This is a lament about gray hair.
Not about having it.That's a matter of parentage, profession and poor protein.In most cases, those are three City Halls you can't fight.
But we grays (or two-tones) can surely hope to fight the insulting habits of all the darkharis in the world.
Here is our platform:
We are getting sick of people checking out our hair as if we were public monuments.
We are sick of them asking to touch it, as if we were bananas at the grocery.
We are sickest of all the boring things people find it necessary to say to us.
Every Grayhead has been through the latter. Typically, it'll arise with someone who hasn't seen you in a while.
His eyes meet yours, but then quickly wander upwards. He won't stare; that would be conspicuous. But he'll keep sneaking glances.
The he'll cough, remind you of how long you've been friends, and say . . .
"You don't look old. You look distinguished."
Or: "Just because there's snow on the roof doesn't mean there isn't fire in the furnace, right, old boy?"
Or: "Why don't you try some Grecian Formula? You'd look younger."
Or: "I bet cars don't have any trouble seeing you at night when you cross the street."
Give us a break, people.
Just because our shining strands are on display doesn't give you the right to fling banalities at us.
And the fact that we are no longer Darkheads doesn't give you the right to suggest we dive for the dye.
But it's not just friends who are trouble. Well-meaning comments from family members are nearly as grating.
One Grey Ghost I know has a mother who's pushing 70. Her chestnut locks would be whiter than her son's if she didn't dye them.
But what does she have the gall to tell her son?
"Dye your hair. You make your mother look old."
Grey Ghost's wife is no better. By way of making polite conversation, she'll ask strangers, bosses, whoever: "Isn't his gray hair beautiful?"
Meanwhile, how do his kids describe him to the usher if they become disconnected from each other at a movie?
They sure don't ask the usher if he's seen a guy in horn-rim glasses.
I say life for Grays is tough enough without all this.
Consider the trauma of renewing a driver's license.
In most states, the square for hair color is right beside the one for weight. Fine, great, go ahead and lie by 20 pounds. But must the state force us to write:"GR/BRN"? Isn't the photo penance enough?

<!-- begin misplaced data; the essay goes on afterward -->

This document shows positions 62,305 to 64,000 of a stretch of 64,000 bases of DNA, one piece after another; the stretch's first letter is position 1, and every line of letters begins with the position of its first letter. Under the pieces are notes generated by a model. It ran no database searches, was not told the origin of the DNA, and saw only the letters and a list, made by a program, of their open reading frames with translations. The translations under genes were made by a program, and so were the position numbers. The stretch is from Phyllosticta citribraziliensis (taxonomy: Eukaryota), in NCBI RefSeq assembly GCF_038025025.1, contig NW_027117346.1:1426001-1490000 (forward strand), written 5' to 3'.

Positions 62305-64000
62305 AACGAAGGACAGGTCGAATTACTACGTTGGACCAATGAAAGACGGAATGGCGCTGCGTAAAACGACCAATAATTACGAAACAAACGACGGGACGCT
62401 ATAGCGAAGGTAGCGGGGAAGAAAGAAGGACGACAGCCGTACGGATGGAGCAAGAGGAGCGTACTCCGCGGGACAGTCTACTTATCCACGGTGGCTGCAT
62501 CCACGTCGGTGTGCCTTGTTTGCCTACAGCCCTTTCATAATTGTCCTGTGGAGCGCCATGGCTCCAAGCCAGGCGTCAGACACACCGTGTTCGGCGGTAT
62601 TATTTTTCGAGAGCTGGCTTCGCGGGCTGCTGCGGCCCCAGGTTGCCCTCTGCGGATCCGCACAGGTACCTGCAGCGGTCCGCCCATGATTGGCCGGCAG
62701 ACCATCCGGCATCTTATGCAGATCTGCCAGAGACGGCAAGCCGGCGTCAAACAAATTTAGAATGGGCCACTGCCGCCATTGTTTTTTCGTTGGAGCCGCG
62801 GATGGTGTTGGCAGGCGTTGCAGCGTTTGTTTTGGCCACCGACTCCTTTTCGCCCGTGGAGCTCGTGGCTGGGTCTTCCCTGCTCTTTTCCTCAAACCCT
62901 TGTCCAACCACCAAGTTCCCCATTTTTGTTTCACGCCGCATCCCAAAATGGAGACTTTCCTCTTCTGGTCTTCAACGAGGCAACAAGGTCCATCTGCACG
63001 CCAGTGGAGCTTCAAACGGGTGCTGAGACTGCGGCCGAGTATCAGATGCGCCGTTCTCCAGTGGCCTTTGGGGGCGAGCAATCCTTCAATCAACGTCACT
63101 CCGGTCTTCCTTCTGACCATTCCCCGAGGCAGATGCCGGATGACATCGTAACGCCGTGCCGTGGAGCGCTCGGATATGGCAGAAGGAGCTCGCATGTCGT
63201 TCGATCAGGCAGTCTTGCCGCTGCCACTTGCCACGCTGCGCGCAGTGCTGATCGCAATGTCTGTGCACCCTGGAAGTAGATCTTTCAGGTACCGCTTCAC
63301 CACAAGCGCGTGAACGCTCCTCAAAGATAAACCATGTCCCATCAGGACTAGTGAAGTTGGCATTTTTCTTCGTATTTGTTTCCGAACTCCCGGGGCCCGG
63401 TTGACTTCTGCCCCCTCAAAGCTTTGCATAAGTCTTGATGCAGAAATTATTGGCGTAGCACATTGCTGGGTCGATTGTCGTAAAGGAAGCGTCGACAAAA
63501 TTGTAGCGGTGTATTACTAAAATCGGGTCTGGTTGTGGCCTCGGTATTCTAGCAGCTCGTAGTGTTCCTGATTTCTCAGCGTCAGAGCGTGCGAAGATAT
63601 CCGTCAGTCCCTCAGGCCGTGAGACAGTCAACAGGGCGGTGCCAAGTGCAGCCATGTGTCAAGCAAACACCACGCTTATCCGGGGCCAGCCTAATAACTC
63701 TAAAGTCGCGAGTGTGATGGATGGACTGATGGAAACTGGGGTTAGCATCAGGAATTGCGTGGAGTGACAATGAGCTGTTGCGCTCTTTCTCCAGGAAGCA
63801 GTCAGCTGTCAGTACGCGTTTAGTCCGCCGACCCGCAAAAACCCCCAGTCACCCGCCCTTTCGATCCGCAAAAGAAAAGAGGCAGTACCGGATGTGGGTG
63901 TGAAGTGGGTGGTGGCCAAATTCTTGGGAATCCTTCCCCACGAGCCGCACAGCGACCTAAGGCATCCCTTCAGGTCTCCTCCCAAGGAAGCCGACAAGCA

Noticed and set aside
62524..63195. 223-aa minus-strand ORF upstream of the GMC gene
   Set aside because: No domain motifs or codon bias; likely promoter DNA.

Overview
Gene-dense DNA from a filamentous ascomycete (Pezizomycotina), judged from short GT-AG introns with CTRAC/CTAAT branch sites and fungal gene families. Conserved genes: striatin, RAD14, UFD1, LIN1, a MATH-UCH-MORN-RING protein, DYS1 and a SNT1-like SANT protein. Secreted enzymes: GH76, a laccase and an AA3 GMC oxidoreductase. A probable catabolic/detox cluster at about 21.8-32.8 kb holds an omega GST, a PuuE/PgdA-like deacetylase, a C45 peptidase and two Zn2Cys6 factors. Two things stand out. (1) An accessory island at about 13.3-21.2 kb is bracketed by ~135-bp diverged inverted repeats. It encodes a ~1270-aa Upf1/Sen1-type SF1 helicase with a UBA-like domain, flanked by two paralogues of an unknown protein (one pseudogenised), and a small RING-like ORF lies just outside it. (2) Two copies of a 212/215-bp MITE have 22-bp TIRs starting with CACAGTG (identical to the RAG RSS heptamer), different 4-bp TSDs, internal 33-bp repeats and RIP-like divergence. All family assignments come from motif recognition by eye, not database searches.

Ditto for the fluorescent bulbs found so often in modern workplaces. Those rays seem to seek out and reveal every white hair on every head.
Not to mention barbers. I've never met one who could shear a gray head without trying to sell its owner some shampoo specially designed for the decrepit.
Even come-on lines are hopeless.
My mother, whose hair has been snowy for a long time, was accosted many years ago in a subway by a drunken Romeo.
"Your hair isn't grey," he slurredly assured her. "It's s-i-i-i-lver."
What she should have replied, and didn't, is what all Grayheads should remember, and often don't.
At least we've still got some.
A few weeks ago, this well-intentioned soul published a list of 18 assorted hot-line phone numbers around the Washington area.
Being all too well acquainted with Murphy's Law, I carefully called all 18 before I rushed them into print. They all checked. Or seemed to.
Now I discover that Murphy must have left his law firm and hired out as general counsel to the phone company. Five of the 18 numbers have either changed, or are about to.
The five, reprinted correctly today for no extra charge, are:
Sexual Assault Hot Line: 543-7273.
Suicide Prevention: 727-3622.
D.C. Government Food Stamp Hot Line: 724-4354
Rape Crisis Hot Line: 543-RAPE.
D.C. Government Child Abuse Hot Line: 576-6762.
Incidentally, the original hot line numbers appeared in connection with a yarn about a woman who hung up in the middle of the night on a troubled-sounding young woman -- and then felt guilty about it.
Perhaps the guilt was misplaced.
Marianne Smith, of Chevy Chase, was one of several readers who told of receiving similar middle-of-the-night calls recently. She, too, hung up.
But other readers said the voice turned the tables.
One particularly puzzled woman said that, as soon as her husband picked up an extension and asked in his male voice what was going on, the young caller hung up in a flash.
Could these calls be veiled ways of checking out homes to burglarize? Worth wondering . . .